Hawaii Film Blog

Thursday, November 17, 2005

Distribution, Distribution, Distribution

ABC's "Lost"
is quickly going from simply a hit TV show to a tech pioneer-cum-cross-media empire.

First of all, the show's extras-laden Season 1 DVD box set was released in record time.

Then last month, ABC announced a deal to distribute its cash cow on iPods and computers via iTunes for $1.99 a pop. As of today, "Lost" is the #1 most downloaded show, beating "Desperate Housewives," which draws in more viewers on the tube. Together, the shows have sold more than 1 million downloads.

Earlier this month, ABC announced a deal with its sister publishing label, Hyperion Books, that will converge the small screen with the literary word. "Lost" producers will introduce a storyline in which a character, Gary Troup, delivers his manuscript to Hyperion before boarding the ill-fated plane. Hyperion will then publish this "fake" book in the spring.

The other day, I watched some deleted "Lost" scenes from Season 1 on Yahoo!.

Today, "Lost" announced a deal with an as yet unnamed mobile phone company to exclusively distribute spinoff "Lost Video Diaries," which will introduce two new characters. 20 "mobisodes," each just a few minutes long, will start shooting next month under the supervision of executive producers Damon Lindelof and Carlton Cuse.

"Lost's" multi-platform distribution explosion and uber convergence is indicative of a media trend. While technocrats and entertainment types have been preaching convergence since the dawn of the Internet, it now seems to finally be happening in a substantive way, thanks to the exponential adoption of broadband and evolution of rich media-friendly hardware.

Other recent moves toward convergence and pimp-style distribution include:

  • In2TV, AOL's foray into online TV, which will feature about 3,400 hours of programming from 100 old TV shows produced by sister company Warner Bros., including "Welcome Back Kotter" and "Growing Pains."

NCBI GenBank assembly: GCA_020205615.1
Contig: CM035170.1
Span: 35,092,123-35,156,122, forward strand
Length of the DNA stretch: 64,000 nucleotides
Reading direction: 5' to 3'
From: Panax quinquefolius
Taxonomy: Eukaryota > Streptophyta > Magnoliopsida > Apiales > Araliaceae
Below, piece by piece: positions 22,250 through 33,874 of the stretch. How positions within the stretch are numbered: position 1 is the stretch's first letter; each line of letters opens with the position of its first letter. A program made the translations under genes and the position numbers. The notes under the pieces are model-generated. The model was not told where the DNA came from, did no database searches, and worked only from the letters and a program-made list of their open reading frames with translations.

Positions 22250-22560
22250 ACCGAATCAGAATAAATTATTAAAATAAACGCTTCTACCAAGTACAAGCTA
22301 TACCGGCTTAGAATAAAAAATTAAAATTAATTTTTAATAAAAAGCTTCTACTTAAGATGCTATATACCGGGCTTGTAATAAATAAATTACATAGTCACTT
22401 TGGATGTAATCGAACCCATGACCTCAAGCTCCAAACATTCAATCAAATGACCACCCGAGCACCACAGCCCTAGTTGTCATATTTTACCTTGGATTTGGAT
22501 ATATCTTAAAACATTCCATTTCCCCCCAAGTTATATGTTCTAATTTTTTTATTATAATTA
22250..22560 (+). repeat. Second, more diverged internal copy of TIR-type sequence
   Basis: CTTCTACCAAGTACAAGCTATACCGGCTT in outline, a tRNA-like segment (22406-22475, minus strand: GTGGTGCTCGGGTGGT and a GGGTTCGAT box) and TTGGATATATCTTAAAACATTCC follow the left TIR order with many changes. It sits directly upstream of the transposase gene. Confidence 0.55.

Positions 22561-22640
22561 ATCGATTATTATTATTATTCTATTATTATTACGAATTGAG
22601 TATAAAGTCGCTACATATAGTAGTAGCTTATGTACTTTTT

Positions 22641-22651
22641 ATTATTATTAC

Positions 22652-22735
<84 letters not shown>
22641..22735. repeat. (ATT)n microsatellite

• The Yahoo!/TiVo deal in which TiVo owners can program their boxes online via Yahoo! to record shows from the tube. Eventually, this will enable Internet TV content to be searched online and delivered on TiVo.
  • NBC Universal hocking its film and TV content over a legit P2P network run by Wurld Media.
  • DirecTV pushing pay-per-view NBC content such as "Law & Order: SVU" and "The Office," and USA content such as "Monk" to owners of a new DirecTV-branded DVR.
  • Comcast pushing pay-per-view CBS content such as "CSI" and "Survivor."

With the deepening marriage of the tech world and the entertainment world will come growing pains as the two industries are so culturally different. It's already happening over at Yahoo!, where one anonymous insider said that in Sunnyvale, Yahoo!'s HQ, it's "a cubicle society," meaning everyone regardless of rank is willing to work in cramped workstations. In contrast, the Santa Monica office is all about " 'How big is my office? Where is my parking spot? You report to me. I don't need to talk to you.' It's very much the studio hierarchy mentality."

What's more, I'm sure the film labor unions will have tons of fun wading through all this cross-promotional, cross-platform, new ancillary distribution muck to figure out how their members should be compensated.

>> 'Lost' deal hatched for mobile [Hollywood Reporter, 11/17/05]
ABC hit 'Lost' to spin off cross-promotional novel [Reuters, 11/1/05]
What's iPod's No. 1 show? [AP/CNN, 11/17/05]
AOL to launch online TV [Reuters, 11/14/05]
NBC Universal goes peer-to-peer [MarketWatch, 11/17/05]
Who's going to buy VOD TV shows? [Knight Ridder, 11/14/05]
Can Yahoo Sign On to Hollywood? [L.A. Times, 11/14/05]

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